(3) Cross-Hitty Workouts
Now I have to immediately pass along credit for this term to TC Luoma - Editor of T-Nation, as he's the first I saw use it but he hits the nail on the head.
I personally like both CrossFit and HIIT training and think both have super valuable places in the fitness space, and getting people to move and enjoy it is more than half the battle.
Sadly, like all things we tend to take things into our own hands as Fitness Enthusiasts and Coaches and make our own hybrid approach and forget the principles that made something great on it's own.
Like somehow we know better than those who created it. So we throw away the principles of overload, safe volume, and necessary rest periods. Only to trade it in for face smashing intensity and awesomeness.
No need to sit on our high horses of perfect programming and movement mechanics, but just make sure to ask yourself: Is there is a better/safer way for clients?
If the answer is yes, why are you not doing that?
(4) Trying to FIX Everyone
This one can be kept short but there exists a slippery slope between helping people move and feel better while working towards their goal........and going about trying to fix everything about everyone.
We all have imbalances. PERIOD.
Pull over 100 of the best Fitness Pros in the country and I am sure most of them would not score perfectly on any version of the overhead squat. Does this make them broken and unable to work with intensity and train relatively heavy?
Not at all. It just means that you have to get intelligent with exercise selection and have a toolbox big enough to know that not every client should be performing every exercise.
Round hole square peg kind of thing....get it?
I also don't think this mean's what you might consider to be correctives have no place. They absolutely do! It just means that you can still work on helping them get stronger, lose weight, etc. while you are working on getting them moving better than when they came to you. It's at the extreme ends of the argument where run into issues (seeing a trend here?)
I think one of the deeper problems with this approach is the mindset it ingrains in clients as well. Our job as coaches is not to place shackles on our clients and what they are capable of but to open doors and open their mind to what they think they are physically and mentally capable of.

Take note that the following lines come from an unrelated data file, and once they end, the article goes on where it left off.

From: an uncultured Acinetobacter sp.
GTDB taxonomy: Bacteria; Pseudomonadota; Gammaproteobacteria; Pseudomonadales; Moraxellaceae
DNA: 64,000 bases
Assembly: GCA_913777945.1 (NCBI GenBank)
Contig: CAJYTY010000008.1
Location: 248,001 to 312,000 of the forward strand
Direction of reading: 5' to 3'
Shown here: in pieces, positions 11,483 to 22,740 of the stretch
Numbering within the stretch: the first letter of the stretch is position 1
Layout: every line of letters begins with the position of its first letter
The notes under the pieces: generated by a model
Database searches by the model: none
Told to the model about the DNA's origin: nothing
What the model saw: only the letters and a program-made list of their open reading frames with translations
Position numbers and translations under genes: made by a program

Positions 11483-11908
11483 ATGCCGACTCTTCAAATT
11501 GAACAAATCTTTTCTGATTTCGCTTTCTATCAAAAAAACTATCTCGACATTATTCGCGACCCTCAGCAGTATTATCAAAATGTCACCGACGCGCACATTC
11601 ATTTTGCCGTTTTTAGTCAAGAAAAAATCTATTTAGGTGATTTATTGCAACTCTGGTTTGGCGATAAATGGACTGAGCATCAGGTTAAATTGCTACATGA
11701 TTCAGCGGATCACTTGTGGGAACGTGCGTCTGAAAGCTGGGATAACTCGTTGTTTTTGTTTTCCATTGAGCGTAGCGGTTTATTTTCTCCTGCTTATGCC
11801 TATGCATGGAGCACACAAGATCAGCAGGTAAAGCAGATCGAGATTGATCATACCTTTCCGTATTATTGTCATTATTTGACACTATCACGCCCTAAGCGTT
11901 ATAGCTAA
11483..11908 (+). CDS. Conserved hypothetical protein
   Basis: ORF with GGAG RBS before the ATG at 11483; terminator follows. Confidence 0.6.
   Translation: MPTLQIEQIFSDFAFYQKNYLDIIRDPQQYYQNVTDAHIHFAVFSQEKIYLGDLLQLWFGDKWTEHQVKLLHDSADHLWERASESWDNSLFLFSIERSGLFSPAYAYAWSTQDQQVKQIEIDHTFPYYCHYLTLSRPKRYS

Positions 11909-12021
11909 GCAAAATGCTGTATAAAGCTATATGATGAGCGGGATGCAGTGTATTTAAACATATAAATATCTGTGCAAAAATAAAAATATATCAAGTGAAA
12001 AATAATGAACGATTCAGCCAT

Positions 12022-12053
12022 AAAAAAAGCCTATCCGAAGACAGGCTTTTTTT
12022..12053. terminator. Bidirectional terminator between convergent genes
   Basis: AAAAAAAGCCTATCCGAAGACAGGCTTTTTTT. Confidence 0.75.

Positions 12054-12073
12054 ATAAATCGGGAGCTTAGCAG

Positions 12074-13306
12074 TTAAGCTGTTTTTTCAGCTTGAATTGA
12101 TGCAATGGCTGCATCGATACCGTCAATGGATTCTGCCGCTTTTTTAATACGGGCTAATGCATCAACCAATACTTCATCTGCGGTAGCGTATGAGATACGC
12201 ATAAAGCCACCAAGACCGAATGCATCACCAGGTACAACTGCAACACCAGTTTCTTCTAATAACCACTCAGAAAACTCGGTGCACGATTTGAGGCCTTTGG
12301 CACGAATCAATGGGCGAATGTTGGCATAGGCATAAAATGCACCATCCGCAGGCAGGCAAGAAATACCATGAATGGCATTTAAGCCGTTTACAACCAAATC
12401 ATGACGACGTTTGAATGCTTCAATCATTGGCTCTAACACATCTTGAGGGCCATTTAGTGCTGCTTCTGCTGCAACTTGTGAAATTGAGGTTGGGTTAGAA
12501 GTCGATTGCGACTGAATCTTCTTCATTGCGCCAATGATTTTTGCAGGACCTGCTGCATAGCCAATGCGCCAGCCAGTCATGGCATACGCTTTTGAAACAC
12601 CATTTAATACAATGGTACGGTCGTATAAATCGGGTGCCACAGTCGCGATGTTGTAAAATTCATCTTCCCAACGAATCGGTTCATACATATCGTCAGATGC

One of the favorite thing my business partner, Paul Christopher, at G+O Fitness says is:
"Unlike many doctors, we live in the world of cans, not cant's. Let's explore what you CAN do instead of focusing on what you can't"
It's a small philosophical shift in mindset that empowers clients and will undoubtedly increase their trust and commitment in you as their coach.
In the end I believe we live in the greatest time ever to be a Personal Trainer or a Consumer of fitness. The availability of information and constant connection has driven some of the issues above, but overall there are far more Fitness Pros & Personal Trainers doing good out there and bad!
The only way to continue to elevate the industry is to support the growth and development of those just getting started and help them to skip the kinds of mistakes above that many of us make along the way.
If you're local here in South Florida and would like to find out more information about how you can get started off on THE RIGHT foot with solid evidence based direction and hands-on training then check out this link for info on our next 8 Week Personal Training Course.
Best of luck out there!
- Joe Drake -
Joe Drake is co-owner of Gravity + Oxygen Fitness, a successful training Studio in Boca Raton, FL. Joe is also co-owner of the Axiom Fitness Academy where he works closely with new fitness professionals to go from getting certified to finding success in a competitive fitness market. Joe also holds a Master’s Degree in Exercise Physiology from Florida Atlantic University and is a Technogym Master Trainer. You can connect with him more at www.JoeDrake.com